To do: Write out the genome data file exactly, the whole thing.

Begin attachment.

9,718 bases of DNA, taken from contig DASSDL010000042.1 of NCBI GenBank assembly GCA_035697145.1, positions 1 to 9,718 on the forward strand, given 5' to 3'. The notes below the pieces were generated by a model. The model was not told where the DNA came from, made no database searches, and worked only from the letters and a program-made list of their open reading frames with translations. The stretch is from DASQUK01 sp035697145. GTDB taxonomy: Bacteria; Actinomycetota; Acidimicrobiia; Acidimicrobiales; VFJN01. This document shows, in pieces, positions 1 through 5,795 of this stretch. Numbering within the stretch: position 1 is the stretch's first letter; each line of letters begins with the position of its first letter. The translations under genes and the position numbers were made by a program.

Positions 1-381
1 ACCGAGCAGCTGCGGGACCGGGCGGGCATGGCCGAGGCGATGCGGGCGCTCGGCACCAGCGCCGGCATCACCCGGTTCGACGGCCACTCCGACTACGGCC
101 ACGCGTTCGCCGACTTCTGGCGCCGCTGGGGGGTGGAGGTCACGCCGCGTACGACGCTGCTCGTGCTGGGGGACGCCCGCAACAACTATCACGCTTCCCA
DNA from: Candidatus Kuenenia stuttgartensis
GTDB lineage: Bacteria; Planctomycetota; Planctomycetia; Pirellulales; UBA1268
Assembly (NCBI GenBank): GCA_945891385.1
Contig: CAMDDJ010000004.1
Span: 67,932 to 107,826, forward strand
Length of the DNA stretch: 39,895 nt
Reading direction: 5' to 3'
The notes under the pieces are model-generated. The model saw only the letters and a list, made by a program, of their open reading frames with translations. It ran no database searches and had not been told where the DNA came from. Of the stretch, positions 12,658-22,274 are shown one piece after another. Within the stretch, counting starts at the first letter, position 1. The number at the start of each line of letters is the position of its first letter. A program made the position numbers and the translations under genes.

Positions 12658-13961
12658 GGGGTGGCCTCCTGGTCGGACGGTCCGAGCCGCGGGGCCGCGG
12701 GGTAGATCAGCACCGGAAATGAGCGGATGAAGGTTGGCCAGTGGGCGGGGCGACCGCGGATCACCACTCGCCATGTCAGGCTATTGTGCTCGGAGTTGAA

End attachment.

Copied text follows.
9,718 bases of DNA, taken from contig DASSDL010000042.1 of NCBI GenBank assembly GCA_035697145.1, positions 1 to 9,718 on the forward strand, given 5' to 3'. The notes below the pieces were generated by a model. The model was not told where the DNA came from, made no database searches, and worked only from the letters and a program-made list of their open reading frames with translations. The stretch is from DASQUK01 sp035697145. GTDB taxonomy: Bacteria; Actinomycetota; Acidimicrobiia; Acidimicrobiales; VFJN01. This document shows, in pieces, positions 1 through 5,795 of this stretch. Numbering within the stretch: position 1 is the stretch's first letter; each line of letters begins with the position of its first letter. The translations under genes and the position numbers were made by a program.

Positions 1-381
1 ACCGAGCAGCTGCGGGACCGGGCGGGCATGGCCGAGGCGATGCGGGCGCTCGGCACCAGCGCCGGCATCACCCGGTTCGACGGCCACTCCGACTACGGCC
101 ACGCGTTCGCCGACTTCTGGCGCCGCTGGGGGGTGGAGGTCACGCCGCGTACGACGCTGCTCGTGCTGGGGGACGCCCGCAACAACTATCACGCTTCCCA
DNA from: Candidatus Kuenenia stuttgartensis
GTDB lineage: Bacteria; Planctomycetota; Planctomycetia; Pirellulales; UBA1268
Assembly (NCBI GenBank): GCA_945891385.1
Contig: CAMDDJ010000004.1
Span: 67,932 to 107,826, forward strand
Length of the DNA stretch: 39,895 nt
Reading direction: 5' to 3'
The notes under the pieces are model-generated. The model saw only the letters and a list, made by a program, of their open reading frames with translations. It ran no database searches and had not been told where the DNA came from. Of the stretch, positions 12,658-22,274 are shown one piece after another. Within the stretch, counting starts at the first letter, position 1. The number at the start of each line of letters is the position of its first letter. A program made the position numbers and the translations under genes.

Positions 12658-13961
12658 GGGGTGGCCTCCTGGTCGGACGGTCCGAGCCGCGGGGCCGCGG
12701 GGTAGATCAGCACCGGAAATGAGCGGATGAAGGTTGGCCAGTGGGCGGGGCGACCGCGGATCACCACTCGCCATGTCAGGCTATTGTGCTCGGAGTTGAA